You go straight to Nathanos after this. So in this only battle between becoming the Night Warrior and confronting Nathanos, Tyrande manages to be less effective and kill fewer enemies than she did in the part of the quest chain before she became the Night Warrior. It’s obviously not Blizzard’s intent, but for all they’ve told us Tyrande has become infused with godlike power they’re showing us her being weaker than she was before. This is baffling to me. Why not just have Tyrande’s spell kill all the Forsaken instead of freezing them, or at least make it more obvious that freezing them isn’t a minor inconvenience? Her explanation for why Malfurion can’t kill Belmont is “Leave him to rot. He does not deserve a clean death,” but as we just established, that doesn’t come across as what’s happening at all. It just seems like she’s leaving him to inevitably get rescued if not have the spell wear off on its own.

Perhaps instead they could have the spell effect turn them to stone instead of just putting a crescent moon over their heads and some glowy effects around them. That would help Tyrande’s “leave him to rot” comment have more edge. If this is done so Belmont can come back, which I believe is the case, just have her kill the rest but Belmont gets away. That makes the Night Warrior stuff seem powerful, keeps Belmont alive, and his threats would come across as scared posturing as he retreats rather than an implication that whatever this freezing spell is doesn’t have much impact. If Blizzard does want her to come across as sparing them, even that could work if they changed the line to be Tyrande saying she’s leaving them as a warning to the Horde. Or, come to think of it, that actually could work great if she froze (and made the spell look permanent or damaging) the nameless soldiers and told Belmont to run and warn Nathanos that she’s coming for him.

Finally there is the showdown with Nathanos itself. On paper the idea is sound. Obviously Nathanos can’t die in this quest, and killing a val’kyr should be a big victory for the Alliance, but the execution is botched in every way. The battle starts and after only a few seconds, Tyrande is incapacitated by the val’kyr. She breaks free only to hide in shadows until Malfurion arrives to fight Nathanos. The dialogue shows this is a coordinated attack, but it can’t help but look like in her first actual battle as the Night Warrior, Tyrande is immediately outmatched by Nathanos and then has to hide until Malfurion comes in to save her. Then they fight in the background while you and Malfurion fight one of the val’kyr. The ritual succeeds with Sira and Delaryn being raised, the val’kyr dies, and then everyone just stands there while Nathanos, the remaining val’kyr and the newly raised Forsaken night elves just calmly mount up and leave.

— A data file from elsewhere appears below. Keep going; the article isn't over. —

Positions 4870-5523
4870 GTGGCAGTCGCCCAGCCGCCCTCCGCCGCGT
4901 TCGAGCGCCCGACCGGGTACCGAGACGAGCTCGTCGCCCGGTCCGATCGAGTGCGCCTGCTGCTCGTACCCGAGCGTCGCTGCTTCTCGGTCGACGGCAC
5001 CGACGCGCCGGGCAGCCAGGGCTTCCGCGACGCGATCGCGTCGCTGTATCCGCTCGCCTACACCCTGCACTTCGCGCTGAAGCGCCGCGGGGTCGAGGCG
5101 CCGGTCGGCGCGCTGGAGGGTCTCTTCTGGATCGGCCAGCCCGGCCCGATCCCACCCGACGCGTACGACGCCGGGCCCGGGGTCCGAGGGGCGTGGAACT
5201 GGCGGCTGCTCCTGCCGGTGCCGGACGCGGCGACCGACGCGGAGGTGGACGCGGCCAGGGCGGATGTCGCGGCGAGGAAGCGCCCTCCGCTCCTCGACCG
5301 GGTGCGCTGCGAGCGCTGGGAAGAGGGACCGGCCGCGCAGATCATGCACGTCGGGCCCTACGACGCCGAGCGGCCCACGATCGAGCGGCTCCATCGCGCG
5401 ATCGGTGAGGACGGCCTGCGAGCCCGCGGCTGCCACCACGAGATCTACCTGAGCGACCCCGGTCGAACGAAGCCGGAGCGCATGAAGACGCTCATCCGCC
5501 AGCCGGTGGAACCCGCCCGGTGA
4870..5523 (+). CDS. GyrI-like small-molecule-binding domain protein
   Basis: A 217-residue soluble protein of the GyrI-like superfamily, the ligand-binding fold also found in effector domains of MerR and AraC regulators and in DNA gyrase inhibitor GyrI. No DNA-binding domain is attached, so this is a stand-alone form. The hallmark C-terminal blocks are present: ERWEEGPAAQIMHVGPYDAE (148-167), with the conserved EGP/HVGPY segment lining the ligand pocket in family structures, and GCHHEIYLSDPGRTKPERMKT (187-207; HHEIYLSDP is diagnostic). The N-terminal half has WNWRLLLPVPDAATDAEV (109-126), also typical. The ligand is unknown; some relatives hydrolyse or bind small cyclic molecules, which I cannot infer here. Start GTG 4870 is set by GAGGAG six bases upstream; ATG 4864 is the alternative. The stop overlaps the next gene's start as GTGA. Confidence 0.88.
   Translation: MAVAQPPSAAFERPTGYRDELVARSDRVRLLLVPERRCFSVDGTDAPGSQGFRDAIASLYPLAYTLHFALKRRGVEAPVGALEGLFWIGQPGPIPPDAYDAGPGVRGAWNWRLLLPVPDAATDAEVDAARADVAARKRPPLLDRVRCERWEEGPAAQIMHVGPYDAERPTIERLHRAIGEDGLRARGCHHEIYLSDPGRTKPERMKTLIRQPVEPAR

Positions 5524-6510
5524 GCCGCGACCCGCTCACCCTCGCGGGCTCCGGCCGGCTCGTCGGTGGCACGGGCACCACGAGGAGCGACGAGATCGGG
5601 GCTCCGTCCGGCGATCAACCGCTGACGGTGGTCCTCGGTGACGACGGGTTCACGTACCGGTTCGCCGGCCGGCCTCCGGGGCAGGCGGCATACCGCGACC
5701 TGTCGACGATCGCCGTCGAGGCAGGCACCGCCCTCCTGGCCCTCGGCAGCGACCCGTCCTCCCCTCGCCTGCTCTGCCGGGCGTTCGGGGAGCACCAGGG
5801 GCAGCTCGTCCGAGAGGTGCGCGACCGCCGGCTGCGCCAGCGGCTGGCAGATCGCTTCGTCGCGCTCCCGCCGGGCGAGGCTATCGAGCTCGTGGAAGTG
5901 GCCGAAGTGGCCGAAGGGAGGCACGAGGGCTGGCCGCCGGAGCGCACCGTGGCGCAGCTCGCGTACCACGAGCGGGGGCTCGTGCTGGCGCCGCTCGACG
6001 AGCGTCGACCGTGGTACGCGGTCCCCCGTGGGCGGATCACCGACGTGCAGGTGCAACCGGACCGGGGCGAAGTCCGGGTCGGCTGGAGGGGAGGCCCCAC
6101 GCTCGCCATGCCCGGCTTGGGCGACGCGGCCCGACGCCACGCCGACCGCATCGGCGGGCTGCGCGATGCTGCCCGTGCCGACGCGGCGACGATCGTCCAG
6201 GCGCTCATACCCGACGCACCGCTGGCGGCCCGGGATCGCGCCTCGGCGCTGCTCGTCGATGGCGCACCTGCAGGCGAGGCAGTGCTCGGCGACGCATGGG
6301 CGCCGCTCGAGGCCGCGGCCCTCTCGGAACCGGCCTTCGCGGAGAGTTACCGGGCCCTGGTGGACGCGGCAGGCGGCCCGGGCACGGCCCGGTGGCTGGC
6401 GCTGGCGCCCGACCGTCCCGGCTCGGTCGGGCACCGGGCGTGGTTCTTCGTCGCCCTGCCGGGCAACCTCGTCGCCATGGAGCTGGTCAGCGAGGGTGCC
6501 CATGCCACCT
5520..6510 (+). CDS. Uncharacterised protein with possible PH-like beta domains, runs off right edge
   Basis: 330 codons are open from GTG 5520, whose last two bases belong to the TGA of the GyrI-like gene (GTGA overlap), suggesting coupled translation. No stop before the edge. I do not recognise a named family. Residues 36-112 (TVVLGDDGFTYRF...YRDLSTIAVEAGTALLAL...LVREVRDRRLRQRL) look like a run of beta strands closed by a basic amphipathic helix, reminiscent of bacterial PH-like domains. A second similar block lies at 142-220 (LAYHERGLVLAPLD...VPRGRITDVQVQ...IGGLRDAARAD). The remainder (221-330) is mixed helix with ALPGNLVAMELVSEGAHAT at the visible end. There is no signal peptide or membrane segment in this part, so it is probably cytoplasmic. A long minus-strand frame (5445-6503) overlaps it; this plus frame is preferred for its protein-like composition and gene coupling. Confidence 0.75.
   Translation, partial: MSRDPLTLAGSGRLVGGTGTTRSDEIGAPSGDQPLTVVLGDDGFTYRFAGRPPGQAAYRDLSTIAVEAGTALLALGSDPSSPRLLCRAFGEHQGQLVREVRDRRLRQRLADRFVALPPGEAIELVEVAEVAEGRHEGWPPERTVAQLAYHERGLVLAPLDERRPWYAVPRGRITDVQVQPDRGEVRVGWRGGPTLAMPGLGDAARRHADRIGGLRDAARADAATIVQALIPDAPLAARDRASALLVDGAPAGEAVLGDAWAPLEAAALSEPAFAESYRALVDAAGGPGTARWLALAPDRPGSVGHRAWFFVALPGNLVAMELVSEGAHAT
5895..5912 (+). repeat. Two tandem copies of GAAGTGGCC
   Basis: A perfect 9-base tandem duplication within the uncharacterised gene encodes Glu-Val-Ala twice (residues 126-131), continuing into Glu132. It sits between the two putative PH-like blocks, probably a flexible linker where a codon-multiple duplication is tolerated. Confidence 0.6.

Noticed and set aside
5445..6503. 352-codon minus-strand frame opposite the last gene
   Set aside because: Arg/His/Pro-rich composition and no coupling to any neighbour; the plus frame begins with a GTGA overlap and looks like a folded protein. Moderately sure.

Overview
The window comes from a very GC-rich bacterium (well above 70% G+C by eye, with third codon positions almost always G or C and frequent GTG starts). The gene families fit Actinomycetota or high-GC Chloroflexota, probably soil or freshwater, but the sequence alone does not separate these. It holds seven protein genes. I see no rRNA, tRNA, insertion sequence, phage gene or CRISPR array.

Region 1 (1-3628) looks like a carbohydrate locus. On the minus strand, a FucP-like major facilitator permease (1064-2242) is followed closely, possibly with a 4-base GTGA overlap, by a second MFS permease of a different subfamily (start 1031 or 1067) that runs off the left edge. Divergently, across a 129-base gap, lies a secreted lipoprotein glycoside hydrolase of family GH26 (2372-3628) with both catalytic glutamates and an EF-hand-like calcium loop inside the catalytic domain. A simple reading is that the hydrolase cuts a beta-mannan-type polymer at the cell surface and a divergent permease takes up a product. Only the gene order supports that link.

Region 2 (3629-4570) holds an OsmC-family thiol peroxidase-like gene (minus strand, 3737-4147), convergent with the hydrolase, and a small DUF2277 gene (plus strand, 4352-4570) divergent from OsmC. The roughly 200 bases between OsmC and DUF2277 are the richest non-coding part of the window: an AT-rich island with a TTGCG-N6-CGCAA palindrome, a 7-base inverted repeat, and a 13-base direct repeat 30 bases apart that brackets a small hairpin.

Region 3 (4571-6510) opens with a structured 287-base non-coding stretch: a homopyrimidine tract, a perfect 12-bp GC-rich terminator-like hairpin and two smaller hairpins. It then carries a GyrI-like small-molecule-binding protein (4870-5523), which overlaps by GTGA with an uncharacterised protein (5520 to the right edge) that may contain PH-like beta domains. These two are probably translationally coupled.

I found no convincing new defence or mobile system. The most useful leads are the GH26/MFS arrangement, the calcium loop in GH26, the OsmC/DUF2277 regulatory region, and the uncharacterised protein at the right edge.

Remember that in Legion¬†we saw a fight between Nathanos and Genn Greymane that ends with Genn mauling Nathanos so badly that it takes the Skyfire exploding for him to get away. In the aftermath, Forsaken NPCs even mention how Genn’s attack did so much damage that Nathanos was “even uglier than before” due to his face getting shredded. Meanwhile a questline meant to show how powerful the Night Warrior is, has Tyrande barely hold her own against Nathanos. This has the, I would assume unintentional, effect of portraying Tyrande post power up as still being weaker than a regular worgen. In the aftermath, we get this conversation:

Maiev Shadowsong: Tyrande, what happened?
Tyrande Whisperwind: Blightcaller yet lives, but at the cost of one of his queen’s val’kyr.
Tyrande Whisperwind: The time has come to reclaim our home. Maiev, you will command our forces.
Maiev Shadowsong: You place much faith in me, given our… history.
Tyrande Whisperwind: We cannot dwell in the past… not with our very future at stake. Lead our people to victory as I sate the Night Warrior’s wrath.